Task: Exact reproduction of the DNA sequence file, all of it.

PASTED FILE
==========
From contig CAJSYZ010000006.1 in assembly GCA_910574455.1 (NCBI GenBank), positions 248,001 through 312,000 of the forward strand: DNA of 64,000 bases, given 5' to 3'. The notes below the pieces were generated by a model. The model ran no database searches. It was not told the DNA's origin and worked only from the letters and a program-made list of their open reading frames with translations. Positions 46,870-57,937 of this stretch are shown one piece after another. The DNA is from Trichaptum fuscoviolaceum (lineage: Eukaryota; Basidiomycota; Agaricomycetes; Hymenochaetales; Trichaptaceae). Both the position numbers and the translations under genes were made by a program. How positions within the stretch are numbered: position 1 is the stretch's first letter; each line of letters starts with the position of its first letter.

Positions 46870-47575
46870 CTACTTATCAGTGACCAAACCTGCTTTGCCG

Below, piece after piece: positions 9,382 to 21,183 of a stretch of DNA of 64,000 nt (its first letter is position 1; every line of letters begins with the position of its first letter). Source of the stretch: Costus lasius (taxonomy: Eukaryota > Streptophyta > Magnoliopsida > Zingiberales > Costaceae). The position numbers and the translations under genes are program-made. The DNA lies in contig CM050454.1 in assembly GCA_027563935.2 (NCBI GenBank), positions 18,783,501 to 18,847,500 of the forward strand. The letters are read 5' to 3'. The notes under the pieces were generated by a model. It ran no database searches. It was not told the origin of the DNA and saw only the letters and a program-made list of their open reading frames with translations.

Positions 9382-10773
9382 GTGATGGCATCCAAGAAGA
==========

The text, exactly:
From contig CAJSYZ010000006.1 in assembly GCA_910574455.1 (NCBI GenBank), positions 248,001 through 312,000 of the forward strand: DNA of 64,000 bases, given 5' to 3'. The notes below the pieces were generated by a model. The model ran no database searches. It was not told the DNA's origin and worked only from the letters and a program-made list of their open reading frames with translations. Positions 46,870-57,937 of this stretch are shown one piece after another. The DNA is from Trichaptum fuscoviolaceum (lineage: Eukaryota; Basidiomycota; Agaricomycetes; Hymenochaetales; Trichaptaceae). Both the position numbers and the translations under genes were made by a program. How positions within the stretch are numbered: position 1 is the stretch's first letter; each line of letters starts with the position of its first letter.

Positions 46870-47575
46870 CTACTTATCAGTGACCAAACCTGCTTTGCCG

Below, piece after piece: positions 9,382 to 21,183 of a stretch of DNA of 64,000 nt (its first letter is position 1; every line of letters begins with the position of its first letter). Source of the stretch: Costus lasius (taxonomy: Eukaryota > Streptophyta > Magnoliopsida > Zingiberales > Costaceae). The position numbers and the translations under genes are program-made. The DNA lies in contig CM050454.1 in assembly GCA_027563935.2 (NCBI GenBank), positions 18,783,501 to 18,847,500 of the forward strand. The letters are read 5' to 3'. The notes under the pieces were generated by a model. It ran no database searches. It was not told the origin of the DNA and saw only the letters and a program-made list of their open reading frames with translations.

Positions 9382-10773
9382 GTGATGGCATCCAAGAAGA